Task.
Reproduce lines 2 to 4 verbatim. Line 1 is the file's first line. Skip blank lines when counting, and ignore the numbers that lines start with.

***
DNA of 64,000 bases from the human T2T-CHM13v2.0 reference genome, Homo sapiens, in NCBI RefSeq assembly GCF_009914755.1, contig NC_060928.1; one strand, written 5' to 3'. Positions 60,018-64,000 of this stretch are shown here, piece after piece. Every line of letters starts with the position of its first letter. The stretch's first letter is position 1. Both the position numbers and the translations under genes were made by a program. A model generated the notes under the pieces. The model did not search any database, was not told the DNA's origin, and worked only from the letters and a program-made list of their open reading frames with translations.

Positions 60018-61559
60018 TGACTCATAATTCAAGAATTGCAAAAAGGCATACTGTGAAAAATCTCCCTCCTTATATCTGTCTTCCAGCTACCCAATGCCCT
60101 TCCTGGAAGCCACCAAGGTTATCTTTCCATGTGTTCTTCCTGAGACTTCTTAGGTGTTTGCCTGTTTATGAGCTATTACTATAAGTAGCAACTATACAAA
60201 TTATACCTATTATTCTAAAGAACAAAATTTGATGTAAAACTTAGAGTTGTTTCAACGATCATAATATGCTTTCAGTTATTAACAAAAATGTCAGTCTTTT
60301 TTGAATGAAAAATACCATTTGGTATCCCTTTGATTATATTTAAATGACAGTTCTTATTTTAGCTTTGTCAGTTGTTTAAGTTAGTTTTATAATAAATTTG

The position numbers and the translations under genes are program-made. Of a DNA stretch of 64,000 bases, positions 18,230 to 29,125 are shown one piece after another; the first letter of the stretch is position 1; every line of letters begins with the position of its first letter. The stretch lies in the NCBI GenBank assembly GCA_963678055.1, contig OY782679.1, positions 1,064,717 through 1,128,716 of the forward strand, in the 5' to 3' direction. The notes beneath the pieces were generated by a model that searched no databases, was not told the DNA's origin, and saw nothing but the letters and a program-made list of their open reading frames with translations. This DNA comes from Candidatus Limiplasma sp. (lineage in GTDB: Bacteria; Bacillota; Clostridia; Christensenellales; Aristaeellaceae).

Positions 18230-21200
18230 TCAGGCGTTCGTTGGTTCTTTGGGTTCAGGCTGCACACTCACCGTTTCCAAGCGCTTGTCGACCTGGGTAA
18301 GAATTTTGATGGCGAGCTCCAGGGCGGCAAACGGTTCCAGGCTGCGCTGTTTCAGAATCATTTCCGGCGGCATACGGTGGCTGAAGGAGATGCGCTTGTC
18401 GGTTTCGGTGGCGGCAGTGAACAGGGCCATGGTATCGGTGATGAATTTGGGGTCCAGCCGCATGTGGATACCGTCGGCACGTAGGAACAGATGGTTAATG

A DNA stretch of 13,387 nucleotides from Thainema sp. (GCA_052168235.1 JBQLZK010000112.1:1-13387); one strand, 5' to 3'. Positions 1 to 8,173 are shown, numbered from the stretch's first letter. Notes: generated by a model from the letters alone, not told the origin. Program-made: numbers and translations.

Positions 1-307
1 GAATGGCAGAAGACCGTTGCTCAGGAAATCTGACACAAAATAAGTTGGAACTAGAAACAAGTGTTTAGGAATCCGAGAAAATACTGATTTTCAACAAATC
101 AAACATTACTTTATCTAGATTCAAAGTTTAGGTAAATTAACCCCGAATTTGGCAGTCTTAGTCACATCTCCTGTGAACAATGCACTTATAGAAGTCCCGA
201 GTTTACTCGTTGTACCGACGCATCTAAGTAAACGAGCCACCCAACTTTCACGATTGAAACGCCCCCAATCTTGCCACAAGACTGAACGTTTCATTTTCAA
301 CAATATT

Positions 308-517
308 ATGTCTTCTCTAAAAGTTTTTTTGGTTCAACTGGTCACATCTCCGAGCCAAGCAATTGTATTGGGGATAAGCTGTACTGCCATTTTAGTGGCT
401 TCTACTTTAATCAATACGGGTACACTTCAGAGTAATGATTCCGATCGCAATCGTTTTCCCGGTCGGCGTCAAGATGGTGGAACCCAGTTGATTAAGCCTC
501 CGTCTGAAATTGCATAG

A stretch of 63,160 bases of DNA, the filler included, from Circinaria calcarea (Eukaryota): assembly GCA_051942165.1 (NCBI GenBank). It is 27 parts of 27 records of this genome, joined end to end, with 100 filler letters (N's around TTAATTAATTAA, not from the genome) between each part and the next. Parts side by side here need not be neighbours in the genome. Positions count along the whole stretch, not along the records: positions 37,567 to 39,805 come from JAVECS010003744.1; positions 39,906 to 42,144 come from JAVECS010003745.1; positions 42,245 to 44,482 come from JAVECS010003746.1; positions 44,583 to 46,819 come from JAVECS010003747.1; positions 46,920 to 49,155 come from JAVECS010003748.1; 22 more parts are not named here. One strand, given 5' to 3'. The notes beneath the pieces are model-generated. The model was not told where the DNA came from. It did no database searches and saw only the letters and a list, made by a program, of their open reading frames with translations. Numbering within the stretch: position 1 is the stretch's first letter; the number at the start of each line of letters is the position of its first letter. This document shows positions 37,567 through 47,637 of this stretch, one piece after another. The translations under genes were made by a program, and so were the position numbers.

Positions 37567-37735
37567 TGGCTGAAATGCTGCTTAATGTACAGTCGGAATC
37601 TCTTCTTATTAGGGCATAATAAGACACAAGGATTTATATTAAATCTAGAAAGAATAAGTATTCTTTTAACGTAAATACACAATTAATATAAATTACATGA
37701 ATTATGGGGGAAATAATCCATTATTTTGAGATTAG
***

Positions 60018-61559
60018 TGACTCATAATTCAAGAATTGCAAAAAGGCATACTGTGAAAAATCTCCCTCCTTATATCTGTCTTCCAGCTACCCAATGCCCT
60101 TCCTGGAAGCCACCAAGGTTATCTTTCCATGTGTTCTTCCTGAGACTTCTTAGGTGTTTGCCTGTTTATGAGCTATTACTATAAGTAGCAACTATACAAA